FGM: Council to do more to protect girls at risk
More than 3,000 young girls in Hackney are thought to be at risk of female genital mutilation and although the Council is helping lead the way in protecting them more work needs to be done, according to a report by the Council’s Children and Young People’s Scrutiny Commission.
Female genital mutilation (FGM) - the partial or total removal of the external genitalia - has been illegal in the UK since 1986, but it has only recently entered the national spotlight following a number of high-profile campaigns.
The practice, carried out by some African, Middle Eastern and Asian communities, causes significant health problems, ranging from severe pain, emotional and psychological shock, to chronic infection, damage to the reproductive system, complications in sex, pregnancy and childbirth, and death.
The Commission talked to FGM survivors and campaigners during a one-day investigation based at Hackney Community Voluntary Services in February.
The Commission heard how the Council has been working with campaigners, clinicians, schools and police since July last year to develop a joint action plan around prevention, protection and supporting survivors.
Under this new plan, IT systems are being designed to record all cases of FGM; at-risk communities are being talked to; money is being invested in a consortium of local voluntary groups; and FGM is being included in PHSE classes in some schools.
The City and Hackney Safeguarding Children Board (CHSCB) has also provided multi-agency training, produced a short film using local survivors and a faith leader to increase awareness of FGM and delivered training at primary schools and presentations for head teachers.
Chair of the commission during the investigation, Cllr Louisa Thomson, said: “This investigation was a way of increasing knowledge and understanding of what is taking place across the borough to tackle FGM in Hackney and learn how we can develop and coordinate further work with our partners.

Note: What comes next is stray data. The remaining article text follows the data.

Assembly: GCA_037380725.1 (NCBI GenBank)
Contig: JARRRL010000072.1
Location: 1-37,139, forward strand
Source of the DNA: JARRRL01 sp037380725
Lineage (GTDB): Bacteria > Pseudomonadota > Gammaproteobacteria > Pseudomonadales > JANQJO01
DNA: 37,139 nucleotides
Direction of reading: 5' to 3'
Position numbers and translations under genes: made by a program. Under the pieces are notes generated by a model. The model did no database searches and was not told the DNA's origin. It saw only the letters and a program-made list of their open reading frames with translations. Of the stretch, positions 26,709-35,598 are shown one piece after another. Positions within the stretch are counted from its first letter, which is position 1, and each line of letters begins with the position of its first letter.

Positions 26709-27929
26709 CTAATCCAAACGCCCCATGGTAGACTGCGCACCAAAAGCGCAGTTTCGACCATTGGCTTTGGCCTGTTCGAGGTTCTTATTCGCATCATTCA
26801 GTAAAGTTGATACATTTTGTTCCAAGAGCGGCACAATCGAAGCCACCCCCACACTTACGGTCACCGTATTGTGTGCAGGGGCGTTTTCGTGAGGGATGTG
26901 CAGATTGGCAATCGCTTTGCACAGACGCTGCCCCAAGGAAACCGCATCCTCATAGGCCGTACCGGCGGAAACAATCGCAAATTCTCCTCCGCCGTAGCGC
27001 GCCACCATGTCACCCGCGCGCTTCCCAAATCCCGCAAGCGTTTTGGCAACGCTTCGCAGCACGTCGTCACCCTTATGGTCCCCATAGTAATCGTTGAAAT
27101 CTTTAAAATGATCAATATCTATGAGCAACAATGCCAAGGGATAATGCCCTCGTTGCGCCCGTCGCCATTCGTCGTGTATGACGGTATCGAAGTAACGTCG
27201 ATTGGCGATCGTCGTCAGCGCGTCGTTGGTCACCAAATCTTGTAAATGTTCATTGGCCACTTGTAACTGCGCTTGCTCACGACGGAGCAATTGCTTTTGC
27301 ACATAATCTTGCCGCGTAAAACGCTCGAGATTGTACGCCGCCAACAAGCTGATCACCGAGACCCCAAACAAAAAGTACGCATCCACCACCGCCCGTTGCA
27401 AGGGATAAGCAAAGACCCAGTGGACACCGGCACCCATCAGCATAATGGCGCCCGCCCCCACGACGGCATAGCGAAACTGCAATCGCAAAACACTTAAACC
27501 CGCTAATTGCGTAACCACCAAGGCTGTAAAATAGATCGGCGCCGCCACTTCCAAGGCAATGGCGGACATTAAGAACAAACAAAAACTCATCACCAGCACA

“Hackney Council is helping lead the way in terms of how councils respond to FGM and whilst considerable progress has been made in the borough over the last year, the Commission did have concerns that new protocol had not been fully implemented yet and referrals to children’s social services had not been increasing despite the number of girls identified as potentially at risk.”
The Commission has now made seven key recommendations, which will be presented to the Council’s Cabinet next month. These include:
- Stronger senior leadership to oversee the implementation of new protocol
- Involvement of more survivors, men and faith leaders in future work
- Creation of a directory of statutory support, specialist services and voluntary groups for all relevant professionals
- Ensure clear guidance is in place for teachers and that training is given to primary schools
- Increase in training for a wider-range of stakeholders
- FGM to be made a priority, among others, in health and wellbeing funding
- Consideration by the Council to provide ‘safe spaces’ for support groups
“We were incredibly moved to hear directly from survivors and were humbled by the bravery of those campaigning and working in this area,” said Cllr Thomson. “FGM is a serious form of child abuse, and we are determined to break the cycle of FGM within a generation. The roles of councils in eliminating it is critical.”
Around 70 women have been identified as having been subjected to FGM by maternity services in Homerton Hospital since May, and 245 since 2008
The commission heard from: clinicians and nurses from Homerton Hospital, the headteacher of Haggerston School, representatives from the Metropolitan Police and Children’s Social Care, as well as the Community Adviser from City and Hackney Safeguarding Board.
The commission also met campaigners and women living with FGM, and heard from the Christopher Winter Project about its whole-school pilots about FGM running in two Hackney primary schools.
The draft FGM strategy and action plan and the protocol between children’s social care and health is in its final stages of being developed.